What, you might wonder, other than a Quarterly Communication of Grand Lodge, would bring such illustrious company together in one tyled meeting? The reason is a joyous one – to take part in the centenary celebrations of Letchworth Lodge, No. 3505. But why such eminent brethren for a Hertfordshire lodge? The answer, to paraphrase Shakespeare, is all in a name. The ‘Letchworth’ after which the lodge was called is not the delightful Hertfordshire town, but Sir Edward Letchworth who was Grand Secretary from 1892 to 1917. As for why the celebrations were in London, when the membership of the lodge was formed in 1911, it was restricted to the permanent clerks in the Grand Secretary’s Office. And even today is limited to those employed in the capital’s masonic headquarters.
Although a Secretary to the Grand Lodge was appointed in 1723 (becoming Grand Secretary in 1734) and the premier Grand Lodge had a permanent building in Great Queen Street from 1775, it was not until 1838 that the Grand Secretary’s Office came into being. From the of the two Grand Lodges in 1813 until 1838, the Grand Secretaryship was a joint office shared by William White, who had held the same office in the premier Grand Lodge, and Edward Harper, who had been Deputy Grand Secretary of the Antients.
In 1838, Harper ‘retired’ and White was asked to take on the role of Grand Secretary. He agreed but on one condition: that Grand Lodge employed two full-time clerks to assist with paperwork. As a result of the expansion in members and lodges in the Victorian period, by the time Letchworth became Grand Secretary in 1892 the office had grown to seven clerks. As they had to be Master Masons it was suggested they should have a lodge. There was one problem: nine was the minimum number of petitioners and there were only seven clerks.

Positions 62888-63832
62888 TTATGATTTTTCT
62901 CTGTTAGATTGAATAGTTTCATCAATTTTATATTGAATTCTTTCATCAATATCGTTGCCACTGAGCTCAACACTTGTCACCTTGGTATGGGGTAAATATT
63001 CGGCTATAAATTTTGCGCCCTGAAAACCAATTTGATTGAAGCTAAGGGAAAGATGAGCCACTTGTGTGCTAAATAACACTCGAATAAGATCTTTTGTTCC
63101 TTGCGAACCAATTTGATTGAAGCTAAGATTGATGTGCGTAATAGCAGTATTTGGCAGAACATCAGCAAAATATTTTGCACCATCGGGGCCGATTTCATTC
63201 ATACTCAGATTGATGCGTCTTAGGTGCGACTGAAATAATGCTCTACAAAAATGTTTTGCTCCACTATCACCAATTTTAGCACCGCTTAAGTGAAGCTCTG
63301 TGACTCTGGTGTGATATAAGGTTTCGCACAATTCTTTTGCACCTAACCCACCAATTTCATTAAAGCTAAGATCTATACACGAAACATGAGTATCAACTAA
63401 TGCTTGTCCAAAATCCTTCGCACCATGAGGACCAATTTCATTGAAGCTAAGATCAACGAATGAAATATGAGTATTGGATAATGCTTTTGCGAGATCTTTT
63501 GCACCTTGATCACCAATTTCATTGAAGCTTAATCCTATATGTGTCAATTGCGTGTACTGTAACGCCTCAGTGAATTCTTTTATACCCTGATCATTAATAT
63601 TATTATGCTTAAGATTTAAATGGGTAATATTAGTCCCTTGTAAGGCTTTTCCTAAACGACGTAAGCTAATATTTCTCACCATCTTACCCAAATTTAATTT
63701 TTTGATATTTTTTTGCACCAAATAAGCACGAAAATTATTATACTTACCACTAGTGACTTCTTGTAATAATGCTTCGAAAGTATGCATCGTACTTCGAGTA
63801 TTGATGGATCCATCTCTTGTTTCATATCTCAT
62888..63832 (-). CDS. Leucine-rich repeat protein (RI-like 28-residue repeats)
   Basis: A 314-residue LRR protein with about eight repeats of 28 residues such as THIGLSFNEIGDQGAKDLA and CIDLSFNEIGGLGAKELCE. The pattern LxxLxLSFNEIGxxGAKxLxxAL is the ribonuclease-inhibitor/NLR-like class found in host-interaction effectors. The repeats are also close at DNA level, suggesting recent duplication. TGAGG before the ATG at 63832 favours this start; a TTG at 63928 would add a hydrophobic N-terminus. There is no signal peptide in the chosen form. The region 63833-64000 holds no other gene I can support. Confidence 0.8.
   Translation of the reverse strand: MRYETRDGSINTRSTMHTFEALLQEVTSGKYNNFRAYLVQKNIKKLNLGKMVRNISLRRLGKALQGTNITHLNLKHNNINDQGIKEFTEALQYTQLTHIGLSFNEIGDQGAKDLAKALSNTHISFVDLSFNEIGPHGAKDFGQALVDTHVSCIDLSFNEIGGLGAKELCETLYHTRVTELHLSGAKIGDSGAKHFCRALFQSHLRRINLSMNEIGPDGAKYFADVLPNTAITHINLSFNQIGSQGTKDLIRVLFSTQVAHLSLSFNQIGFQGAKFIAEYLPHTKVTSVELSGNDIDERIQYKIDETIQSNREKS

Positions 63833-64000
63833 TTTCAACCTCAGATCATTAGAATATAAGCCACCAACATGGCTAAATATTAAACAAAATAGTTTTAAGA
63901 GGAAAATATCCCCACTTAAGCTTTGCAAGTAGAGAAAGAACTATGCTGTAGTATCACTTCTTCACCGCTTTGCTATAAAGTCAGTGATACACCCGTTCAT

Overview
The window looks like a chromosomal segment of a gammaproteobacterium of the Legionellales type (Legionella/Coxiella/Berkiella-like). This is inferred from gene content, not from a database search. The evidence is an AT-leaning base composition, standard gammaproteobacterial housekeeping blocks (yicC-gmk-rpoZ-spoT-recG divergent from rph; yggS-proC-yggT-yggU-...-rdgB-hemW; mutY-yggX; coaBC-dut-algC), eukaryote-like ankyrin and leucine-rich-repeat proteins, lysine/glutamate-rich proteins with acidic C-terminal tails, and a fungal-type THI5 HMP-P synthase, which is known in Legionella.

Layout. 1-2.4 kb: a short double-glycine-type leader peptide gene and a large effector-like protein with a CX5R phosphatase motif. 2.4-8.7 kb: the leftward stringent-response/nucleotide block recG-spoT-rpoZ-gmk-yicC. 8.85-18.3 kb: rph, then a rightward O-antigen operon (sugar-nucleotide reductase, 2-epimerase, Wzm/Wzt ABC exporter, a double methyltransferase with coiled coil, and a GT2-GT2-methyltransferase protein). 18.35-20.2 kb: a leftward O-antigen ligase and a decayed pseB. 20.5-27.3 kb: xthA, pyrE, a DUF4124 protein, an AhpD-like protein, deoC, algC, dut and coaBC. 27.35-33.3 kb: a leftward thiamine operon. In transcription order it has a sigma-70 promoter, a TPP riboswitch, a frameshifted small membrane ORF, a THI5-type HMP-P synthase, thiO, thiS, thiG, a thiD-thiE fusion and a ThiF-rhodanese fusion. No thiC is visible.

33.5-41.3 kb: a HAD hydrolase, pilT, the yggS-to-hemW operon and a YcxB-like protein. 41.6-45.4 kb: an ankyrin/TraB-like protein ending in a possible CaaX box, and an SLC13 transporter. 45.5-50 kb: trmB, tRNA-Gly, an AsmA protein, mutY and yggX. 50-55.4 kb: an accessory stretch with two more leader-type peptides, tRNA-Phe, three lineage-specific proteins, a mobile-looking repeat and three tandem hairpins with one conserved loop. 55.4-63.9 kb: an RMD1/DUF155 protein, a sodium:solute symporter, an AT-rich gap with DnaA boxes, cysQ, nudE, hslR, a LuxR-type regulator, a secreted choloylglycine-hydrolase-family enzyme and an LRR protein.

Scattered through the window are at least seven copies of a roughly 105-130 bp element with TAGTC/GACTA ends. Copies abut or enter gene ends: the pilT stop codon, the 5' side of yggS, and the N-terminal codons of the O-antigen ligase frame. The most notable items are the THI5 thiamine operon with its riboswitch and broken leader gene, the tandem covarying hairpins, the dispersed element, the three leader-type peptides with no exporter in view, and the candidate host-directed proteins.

By 1911, there had been an expansion of the Craft and clerk numbers grew to 15. They approached Letchworth to petition for a lodge, and the consecration took place on 28 March 1911. Sir Edward himself was the Consecrating Officer, assisted by the President of the Board of General Purposes, the President of the Board of Benevolence (now the Grand Charity), the Grand Chaplain and Grand Director of Ceremonies and the Chairman of the Board’s Officers and Clerks Committee.
Sir Edward stated that the lodge’s purpose was ‘to meld the clerks into greater harmony’. It would also assist Grand Lodge by bringing into Freemasonry suitable candidates that might become clerks in the office; and get brethren through the Chair in a reasonable time for additional duties. The latter was important, as many lodges had more than 100 members and it could take 15 or more years to reach the Chair.
The lodge’s first year was a busy one with two candidates and three installations. The Master designate had been installed at the consecration and at the July and November meetings two of the senior clerks were installed. In 1913, the lodge began a practice that was to continue until the 1970s – that of initiating as serving brethren members of the portering and maintenance staff of the Hall. They were to assist the Grand Tyler by laying up the lodge rooms and acting as Assistant Tylers whenever Grand Lodge met.
The First World War halted progress of the lodge and office, as half the staff were on active service. Only one did not return, Ponsonby Cox, and another, Guy Mercer, was awarded the Military Cross. Those too old for military service kept the lodge and office going. To help in the office, the rule requiring clerks to be Master Masons was put into abeyance and three lady clerks and two ‘lady typewriters’ were taken on. The latter, Miss Haigh and Miss Winter, proved far from temporary, spending the rest of their working lives as private secretaries to Grand and Deputy Grand Secretaries.